Firms are sometimes lulled into a false sense of security by the level of technology used, but in reality nothing beats practice. The military is a perfect example of this. The civilian world mostly assumes they operate entirely on natural skills ‘in the moment’, but their teams never launch an operation without multiple rehearsals back at base. What goes for the military should go for mature companies too. Companies must start to test their ability to prevent, detect and respond to attacks through simulated attacks.
Companies should be looking for their weak areas, but are sometimes reluctant to, because such probing invariably leads to finding larger problems or being blamed for any issues that are discovered.
There is a big focus on innovation in Asia, where blockchain, cryptocurrencies and virtual banking are all being well researched (and even implemented). However, as we have seen, security is not being implemented by design. There is a race to a proof of concept, and then this.
There has been much coverage and debate about the vulnerabilities of developing cryptocurrency technologies. They are not inherently fragile structures, but their appeal to the threat landscape and organized crime groups makes them favoured targets. They know most cryptocurrency companies are fairly young and immature, and that, due to pressures to deliver, they won’t have put strong security in place. They also know that cryptocurrency firms have access to cash that can be manipulated out of the organisation anonymously.
If you led an organised crime group, what would you do? Attack a global bank with a multi-million cyber security spend to attempt to pull off a swift attack for $50 million (optimistically), or will you target a new cryptocurrency fund with $50 million to $100 million worth of tokens, but which spends a fraction of the necessary cost on security?
Each crypto exchange looting has been linked to a ‘hot wallet’ left on a network – I have to say this is hardly surprising. Hot wallets are, by definition, a requirement for all exchanges to be able to process their clients’ orders and to manage day-to-day payments. They are going to be the prime target for any attacker going after an exchange, offering the quickest route to monetisation. But it is also frustrating, as exchanges know this is a weak point and the likely target of threat actors, yet don’t seem to implement the required security controls, or at least test them.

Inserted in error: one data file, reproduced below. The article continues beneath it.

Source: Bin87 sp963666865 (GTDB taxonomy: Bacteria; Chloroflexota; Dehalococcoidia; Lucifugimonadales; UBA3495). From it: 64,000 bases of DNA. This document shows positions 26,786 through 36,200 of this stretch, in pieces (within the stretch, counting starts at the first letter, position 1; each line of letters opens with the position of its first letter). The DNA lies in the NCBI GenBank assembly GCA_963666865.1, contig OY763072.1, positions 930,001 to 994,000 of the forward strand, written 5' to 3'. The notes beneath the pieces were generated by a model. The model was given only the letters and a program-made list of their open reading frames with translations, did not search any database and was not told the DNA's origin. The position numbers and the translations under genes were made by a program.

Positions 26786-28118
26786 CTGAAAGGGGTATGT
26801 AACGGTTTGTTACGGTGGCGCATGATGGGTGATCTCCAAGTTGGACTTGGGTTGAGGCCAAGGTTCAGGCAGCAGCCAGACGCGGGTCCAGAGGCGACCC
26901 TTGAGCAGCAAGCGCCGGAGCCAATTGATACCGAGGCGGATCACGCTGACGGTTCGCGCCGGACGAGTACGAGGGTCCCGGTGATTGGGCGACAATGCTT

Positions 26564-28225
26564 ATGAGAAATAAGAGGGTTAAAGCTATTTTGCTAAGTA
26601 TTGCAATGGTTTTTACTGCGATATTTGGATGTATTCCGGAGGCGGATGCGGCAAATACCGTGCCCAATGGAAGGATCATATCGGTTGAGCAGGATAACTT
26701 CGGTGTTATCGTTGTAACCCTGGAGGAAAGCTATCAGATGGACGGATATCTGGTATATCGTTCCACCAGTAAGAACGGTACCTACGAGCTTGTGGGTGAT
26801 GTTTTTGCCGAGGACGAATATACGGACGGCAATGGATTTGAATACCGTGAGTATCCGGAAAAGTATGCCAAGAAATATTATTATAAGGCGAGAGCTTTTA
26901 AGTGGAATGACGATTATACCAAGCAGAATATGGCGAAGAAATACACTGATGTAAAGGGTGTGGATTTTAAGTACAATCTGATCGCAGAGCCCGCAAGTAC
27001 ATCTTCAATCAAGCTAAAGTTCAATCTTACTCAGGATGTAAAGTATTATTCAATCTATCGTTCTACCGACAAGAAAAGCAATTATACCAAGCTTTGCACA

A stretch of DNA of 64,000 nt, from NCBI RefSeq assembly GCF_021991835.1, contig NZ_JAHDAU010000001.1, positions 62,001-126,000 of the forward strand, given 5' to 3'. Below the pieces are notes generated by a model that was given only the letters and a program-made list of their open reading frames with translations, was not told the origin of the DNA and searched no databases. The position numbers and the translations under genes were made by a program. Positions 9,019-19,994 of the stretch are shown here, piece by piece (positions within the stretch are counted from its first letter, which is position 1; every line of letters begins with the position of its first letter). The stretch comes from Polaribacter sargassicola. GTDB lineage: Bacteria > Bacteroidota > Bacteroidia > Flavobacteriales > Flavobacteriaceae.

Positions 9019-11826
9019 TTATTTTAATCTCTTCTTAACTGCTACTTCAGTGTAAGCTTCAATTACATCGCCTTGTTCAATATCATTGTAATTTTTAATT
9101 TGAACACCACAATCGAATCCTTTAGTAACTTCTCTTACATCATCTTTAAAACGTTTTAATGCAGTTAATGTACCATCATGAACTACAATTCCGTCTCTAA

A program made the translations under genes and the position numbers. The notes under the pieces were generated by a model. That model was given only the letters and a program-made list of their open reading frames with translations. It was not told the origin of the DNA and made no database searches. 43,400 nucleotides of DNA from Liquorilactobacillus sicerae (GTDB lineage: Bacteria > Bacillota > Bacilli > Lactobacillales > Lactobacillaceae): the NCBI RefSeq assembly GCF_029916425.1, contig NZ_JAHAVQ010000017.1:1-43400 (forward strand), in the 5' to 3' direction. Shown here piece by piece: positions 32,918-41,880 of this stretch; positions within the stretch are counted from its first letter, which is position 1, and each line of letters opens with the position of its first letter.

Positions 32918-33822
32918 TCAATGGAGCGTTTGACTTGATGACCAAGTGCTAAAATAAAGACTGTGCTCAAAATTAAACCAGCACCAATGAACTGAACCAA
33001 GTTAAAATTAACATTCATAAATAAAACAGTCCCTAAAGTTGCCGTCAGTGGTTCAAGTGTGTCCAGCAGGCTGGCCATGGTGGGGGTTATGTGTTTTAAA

Ideally, one would need to make sure that the private cryptographic material associated with the wallet is exposed as little as possible, minimising the exposed attack surface. Any systems (or individuals) holding or accessing this information should be subject to the highest level of security testing. My advice would be to study the
threat actors targeting exchanges, work out how they are doing it and then test these same methods against your own networks and applications – work out how resilient you are to these use cases. You must build a comprehensive testing program of your solution to constantly identify new vulnerabilities.
Exchanges can look to reduce potential losses through keeping only the minimum required for day-to-day handling and processing of payments. Keeping the majority of crypto assets in cold storage, such as paper printouts, and carefully logging the movement between them is probably the way to go. There have also been some experiments with multi-signature wallets, which should definitely be an option to consider, as well as the use of custody services.
Exchanges need to look at the issues that have been affecting their peers and testing whether such attacks would be feasible against them. This allows them to address security issues before they become a crisis.